ABSTRACT

The complex economic problems of the 21st century require a pluralist, real-world oriented and innovative discipline of economics that is capable of addressing and teaching these issues to students. This volume is a state-of-the-art compilation of diverse, innovative and international perspectives on the rationales for and pathways towards pluralist economics teaching. It fosters constructive controversy aiming to incite authors and commentators to engage in fruitful debates.

This volume addresses a number of key questions: Why is it important for a social science to engage in pluralistic teaching? What issues does pluralist teaching face in different national contexts? Which traditions and practices in economic teaching make pluralist teaching difficult? What makes economics as a canonical textbook science particular and how could the rigid textbook system be innovated in a meaningful way? What can we learn from school education and other social science disciplines? Through examining these issues the editors have created a pluralist but cohesive book on teaching economics in the contemporary classroom drawing from ideas and examples from around the world.

Advancing Pluralism in Teaching Economics offers a valuable insight into the methodology and application of pluralist economics teaching. It will be a great resource for those teaching economics at various levels, as well as researchers.

chapter |10 pages

Economics and its teaching at a critical juncture

Introduction
BySamuel Decker, Wolfram Elsner, Svenja Flechtner

part Part I|2 pages

Why pluralism is important for (teaching) a serious social science

chapter 1|18 pages

Pluralist economics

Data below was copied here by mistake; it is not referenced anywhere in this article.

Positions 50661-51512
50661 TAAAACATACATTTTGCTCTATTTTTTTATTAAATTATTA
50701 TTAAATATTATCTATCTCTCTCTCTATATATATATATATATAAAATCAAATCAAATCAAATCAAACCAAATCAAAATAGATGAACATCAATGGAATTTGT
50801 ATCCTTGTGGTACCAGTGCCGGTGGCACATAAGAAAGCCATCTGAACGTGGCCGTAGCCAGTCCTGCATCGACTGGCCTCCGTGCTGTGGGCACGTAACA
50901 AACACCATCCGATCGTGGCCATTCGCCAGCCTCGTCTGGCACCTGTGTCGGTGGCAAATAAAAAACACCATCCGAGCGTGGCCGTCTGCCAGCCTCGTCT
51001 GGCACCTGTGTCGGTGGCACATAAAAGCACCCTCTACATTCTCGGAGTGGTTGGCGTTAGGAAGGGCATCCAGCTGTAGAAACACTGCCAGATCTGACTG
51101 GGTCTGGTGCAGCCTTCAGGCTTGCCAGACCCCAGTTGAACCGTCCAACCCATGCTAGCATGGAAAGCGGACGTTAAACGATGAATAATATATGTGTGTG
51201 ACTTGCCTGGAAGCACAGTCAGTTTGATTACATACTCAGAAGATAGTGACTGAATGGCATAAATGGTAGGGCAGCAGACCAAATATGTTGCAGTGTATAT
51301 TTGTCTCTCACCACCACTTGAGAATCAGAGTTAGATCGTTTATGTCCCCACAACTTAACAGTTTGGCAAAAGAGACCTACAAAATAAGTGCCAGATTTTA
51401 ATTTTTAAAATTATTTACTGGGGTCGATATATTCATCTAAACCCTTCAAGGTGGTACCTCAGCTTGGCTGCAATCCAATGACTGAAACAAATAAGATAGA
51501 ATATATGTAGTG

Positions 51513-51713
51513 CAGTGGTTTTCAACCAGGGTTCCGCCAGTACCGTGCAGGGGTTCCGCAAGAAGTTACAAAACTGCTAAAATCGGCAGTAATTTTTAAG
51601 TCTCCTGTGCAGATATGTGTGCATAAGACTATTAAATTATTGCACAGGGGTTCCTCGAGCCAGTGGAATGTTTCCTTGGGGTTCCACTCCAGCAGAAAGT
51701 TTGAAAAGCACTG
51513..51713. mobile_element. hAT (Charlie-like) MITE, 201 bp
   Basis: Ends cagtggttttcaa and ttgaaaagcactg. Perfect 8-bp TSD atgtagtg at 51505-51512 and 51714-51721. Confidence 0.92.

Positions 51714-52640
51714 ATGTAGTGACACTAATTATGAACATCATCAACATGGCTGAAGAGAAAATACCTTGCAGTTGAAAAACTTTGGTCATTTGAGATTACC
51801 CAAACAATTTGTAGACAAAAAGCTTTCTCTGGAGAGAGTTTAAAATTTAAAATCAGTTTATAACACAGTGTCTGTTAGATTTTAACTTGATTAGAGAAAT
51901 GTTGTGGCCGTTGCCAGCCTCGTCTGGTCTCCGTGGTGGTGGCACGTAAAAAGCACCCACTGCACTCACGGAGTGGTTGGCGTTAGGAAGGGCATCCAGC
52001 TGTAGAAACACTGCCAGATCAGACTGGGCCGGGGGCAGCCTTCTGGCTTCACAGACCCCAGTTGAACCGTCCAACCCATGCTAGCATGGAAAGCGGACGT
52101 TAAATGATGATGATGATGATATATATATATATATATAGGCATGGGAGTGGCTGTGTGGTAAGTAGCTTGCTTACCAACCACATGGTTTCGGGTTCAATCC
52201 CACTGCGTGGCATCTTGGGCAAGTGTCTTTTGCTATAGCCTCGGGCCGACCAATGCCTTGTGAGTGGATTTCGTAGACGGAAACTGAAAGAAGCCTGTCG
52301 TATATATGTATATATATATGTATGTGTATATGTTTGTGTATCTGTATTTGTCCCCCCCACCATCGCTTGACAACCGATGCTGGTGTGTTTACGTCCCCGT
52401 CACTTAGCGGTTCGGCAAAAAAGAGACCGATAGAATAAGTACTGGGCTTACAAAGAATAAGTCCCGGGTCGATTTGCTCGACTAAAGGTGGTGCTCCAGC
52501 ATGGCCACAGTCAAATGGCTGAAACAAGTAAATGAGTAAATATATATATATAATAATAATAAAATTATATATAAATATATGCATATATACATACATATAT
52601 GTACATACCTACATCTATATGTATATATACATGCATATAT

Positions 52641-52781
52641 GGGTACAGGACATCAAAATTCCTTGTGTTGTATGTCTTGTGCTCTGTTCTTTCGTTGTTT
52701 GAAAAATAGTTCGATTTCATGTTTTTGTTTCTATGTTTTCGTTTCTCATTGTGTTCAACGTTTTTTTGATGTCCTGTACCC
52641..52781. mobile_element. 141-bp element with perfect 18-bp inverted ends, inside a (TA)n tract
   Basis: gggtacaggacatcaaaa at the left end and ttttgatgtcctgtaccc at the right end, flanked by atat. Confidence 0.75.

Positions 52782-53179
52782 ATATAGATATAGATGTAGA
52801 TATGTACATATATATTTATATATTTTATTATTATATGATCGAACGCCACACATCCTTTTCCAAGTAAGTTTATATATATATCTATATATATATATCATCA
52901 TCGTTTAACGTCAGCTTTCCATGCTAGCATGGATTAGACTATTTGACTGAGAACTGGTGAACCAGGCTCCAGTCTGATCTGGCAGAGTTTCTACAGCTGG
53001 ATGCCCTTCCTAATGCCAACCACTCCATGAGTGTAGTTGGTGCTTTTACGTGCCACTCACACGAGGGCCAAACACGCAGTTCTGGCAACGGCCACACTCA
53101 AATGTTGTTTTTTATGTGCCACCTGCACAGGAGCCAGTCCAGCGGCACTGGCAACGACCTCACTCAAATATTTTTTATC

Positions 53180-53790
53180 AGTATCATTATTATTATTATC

Is it scientific?
BySheila Dow

chapter 2|24 pages

Monism in modern science

The case of economics
ByFrank Beckenbach

chapter 3|23 pages

Pluralism in economics

Epistemological rationales and pedagogical implementation
ByJakob Kapeller

chapter 4|17 pages

In and against orthodoxy

Teaching economics in the neoliberal era
ByBen Fine

chapter 5|8 pages

An outsider’s perspective

What can economics teaching learn from history didactics?
ByAstrid Schwabe

part Part II|2 pages

International perspectives on pluralist teaching

chapter 6|15 pages

Issues in teaching of economics and pluralism in Brazil

ByRafael Galvão de Almeida, Ian Coelho de Souza Almeida

chapter 7|12 pages

Economics education in India

From pluralism to neo-liberalism and to ‘Hindutva’
BySudipta Bhattacharyya

chapter 8|13 pages

China’s idiosyncratic economics

An emerging unknown monism driven by pluralism
ByShuanping Dai

chapter 9|12 pages

The need for an independent perspective

Teaching economics in Ghana
ByHadrat Yusif

chapter 10|14 pages

Teaching the euro crisis

What do students in Germany and France learn about the causes of Europe’s economic crisis?
ByPhilipp Kortendiek, Till van Treeck

part Part III|2 pages

Economics textbooks

chapter 11|18 pages

“Waging the war of ideas”

Economics as a textbook science and its possible influence on human minds 1
BySilja Graupe

chapter 12|23 pages

The schoolmaster’s voice

How professional identities are formed by textbook discourses in mainstream economics
ByJens Maesse

chapter 13|17 pages

Why economics textbooks must, and how they can, be changed into a real-world and pluralist economics

The example of a fundamentally new complexity-economics micro-textbook
ByWolfram Elsner

chapter 14|8 pages

What can we learn from school economics education?

ByJanina Urban

part Part IV|2 pages

The prospects of pluralism in economics

chapter 16|19 pages

Towards a critical and transdisciplinary economic science?

BySamuel Decker

chapter |5 pages

A pluralist economics teaching is practicable and illuminating

A conclusion
BySamuel Decker, Wolfram Elsner, Svenja Flechtner